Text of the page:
COMMENT | Do we live in a rational world, one in which things make sense, explainable by the simple logic of cause and effect and correlation? Or has the world been an unpredictable universe of chance and randomness, and unpredictable events, from which we try to find patterns, meanings, explanation and console ourselves with the lessons learned?
Could an event that happened years, or even decades before, one that is seemingly insignificant, impact today’s world in a momentous way? Like a butterfly flapping its wings in the Amazon jungle in the 1970s, creating ripples with its wings and the ripples creating bigger ones as they interact with other ripples and over time, bigger ripples becoming waves of energy, consequently creating changes in the weather pattern. Plausible? Correlational? Consequential?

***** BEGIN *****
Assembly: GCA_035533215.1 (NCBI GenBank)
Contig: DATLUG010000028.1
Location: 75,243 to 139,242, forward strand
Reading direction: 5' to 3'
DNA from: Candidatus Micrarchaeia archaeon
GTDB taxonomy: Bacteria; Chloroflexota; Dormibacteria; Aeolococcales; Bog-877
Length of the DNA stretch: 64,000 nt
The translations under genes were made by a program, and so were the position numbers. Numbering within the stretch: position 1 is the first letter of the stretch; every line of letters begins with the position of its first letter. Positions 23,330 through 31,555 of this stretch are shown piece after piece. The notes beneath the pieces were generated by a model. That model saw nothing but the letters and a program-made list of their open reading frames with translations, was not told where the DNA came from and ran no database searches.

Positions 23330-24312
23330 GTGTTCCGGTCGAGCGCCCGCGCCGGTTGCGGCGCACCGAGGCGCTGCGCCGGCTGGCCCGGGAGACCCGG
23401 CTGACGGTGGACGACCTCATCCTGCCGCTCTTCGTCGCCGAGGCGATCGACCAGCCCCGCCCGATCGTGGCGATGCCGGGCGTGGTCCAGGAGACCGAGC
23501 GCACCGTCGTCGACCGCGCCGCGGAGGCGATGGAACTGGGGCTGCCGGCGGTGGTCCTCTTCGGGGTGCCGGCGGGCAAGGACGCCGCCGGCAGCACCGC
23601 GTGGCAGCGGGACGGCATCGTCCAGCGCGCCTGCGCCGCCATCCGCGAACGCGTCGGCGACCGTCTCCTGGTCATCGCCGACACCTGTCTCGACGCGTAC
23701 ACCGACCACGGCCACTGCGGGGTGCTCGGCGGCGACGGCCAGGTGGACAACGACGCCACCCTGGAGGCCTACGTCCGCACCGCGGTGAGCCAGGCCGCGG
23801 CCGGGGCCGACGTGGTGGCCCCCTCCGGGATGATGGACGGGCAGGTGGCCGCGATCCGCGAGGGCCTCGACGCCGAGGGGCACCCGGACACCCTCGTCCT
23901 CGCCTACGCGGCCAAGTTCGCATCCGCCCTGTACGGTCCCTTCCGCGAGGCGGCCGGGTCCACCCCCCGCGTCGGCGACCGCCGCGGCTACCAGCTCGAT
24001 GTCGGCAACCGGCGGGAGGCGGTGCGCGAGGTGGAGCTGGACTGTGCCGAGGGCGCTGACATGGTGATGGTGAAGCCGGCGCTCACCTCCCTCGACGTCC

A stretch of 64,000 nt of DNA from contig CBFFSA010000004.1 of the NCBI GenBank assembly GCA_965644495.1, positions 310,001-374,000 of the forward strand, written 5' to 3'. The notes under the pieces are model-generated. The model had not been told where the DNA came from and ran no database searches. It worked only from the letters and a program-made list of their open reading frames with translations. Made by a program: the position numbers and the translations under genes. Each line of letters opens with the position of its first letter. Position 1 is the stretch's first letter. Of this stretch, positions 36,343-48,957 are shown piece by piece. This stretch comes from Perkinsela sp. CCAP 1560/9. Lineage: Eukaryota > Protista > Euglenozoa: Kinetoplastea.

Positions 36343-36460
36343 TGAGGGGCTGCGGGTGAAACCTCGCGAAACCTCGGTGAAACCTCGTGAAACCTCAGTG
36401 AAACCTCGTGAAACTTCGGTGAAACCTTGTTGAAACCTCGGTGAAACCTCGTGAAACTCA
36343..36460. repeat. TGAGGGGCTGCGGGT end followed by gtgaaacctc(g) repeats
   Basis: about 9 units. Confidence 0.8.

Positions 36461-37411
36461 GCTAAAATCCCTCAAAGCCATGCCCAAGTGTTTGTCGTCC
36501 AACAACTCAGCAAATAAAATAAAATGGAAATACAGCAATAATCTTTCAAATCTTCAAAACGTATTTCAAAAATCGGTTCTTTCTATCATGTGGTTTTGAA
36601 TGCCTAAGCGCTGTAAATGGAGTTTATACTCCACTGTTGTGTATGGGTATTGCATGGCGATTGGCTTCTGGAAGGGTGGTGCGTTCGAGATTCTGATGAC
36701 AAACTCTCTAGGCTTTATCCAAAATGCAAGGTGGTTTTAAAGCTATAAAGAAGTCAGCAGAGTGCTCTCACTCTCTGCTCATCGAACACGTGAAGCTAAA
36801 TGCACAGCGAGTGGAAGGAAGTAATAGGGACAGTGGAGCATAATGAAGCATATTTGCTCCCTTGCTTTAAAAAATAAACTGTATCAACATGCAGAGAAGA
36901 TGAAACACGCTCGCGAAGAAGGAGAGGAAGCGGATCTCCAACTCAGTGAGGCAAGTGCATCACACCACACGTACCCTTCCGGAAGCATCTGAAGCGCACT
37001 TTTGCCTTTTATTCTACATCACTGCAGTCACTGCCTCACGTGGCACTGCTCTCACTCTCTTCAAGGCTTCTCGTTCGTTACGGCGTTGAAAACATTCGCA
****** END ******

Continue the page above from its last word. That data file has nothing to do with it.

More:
This is a world of randomness we are in, of unpredictability we are trying to make sense of, before assigning their effect to the force of deux et machina, or fated determinism, or “God’s will”.
Consider these “butterfly effects” in Malaysian politics:
Dr Mahathir’s revolt against Tunku Abdul Rahman narrated in “May 13: Before and After”, in all its chaos and complexity, order and randomness, Fate and Determinism, has buried the possibilities of the emergence of a truly multicultural society, with the rise and Machiavellian control of Malay politics.
The chance of non-bumiputeras to get equal opportunity and fair access to resources in education and social services continues to be sealed, as a “butterfly effect” of the victory of the Umno-Ultras during the post-May 13, 1969, political consolidation and institutionalisation of race-based politics...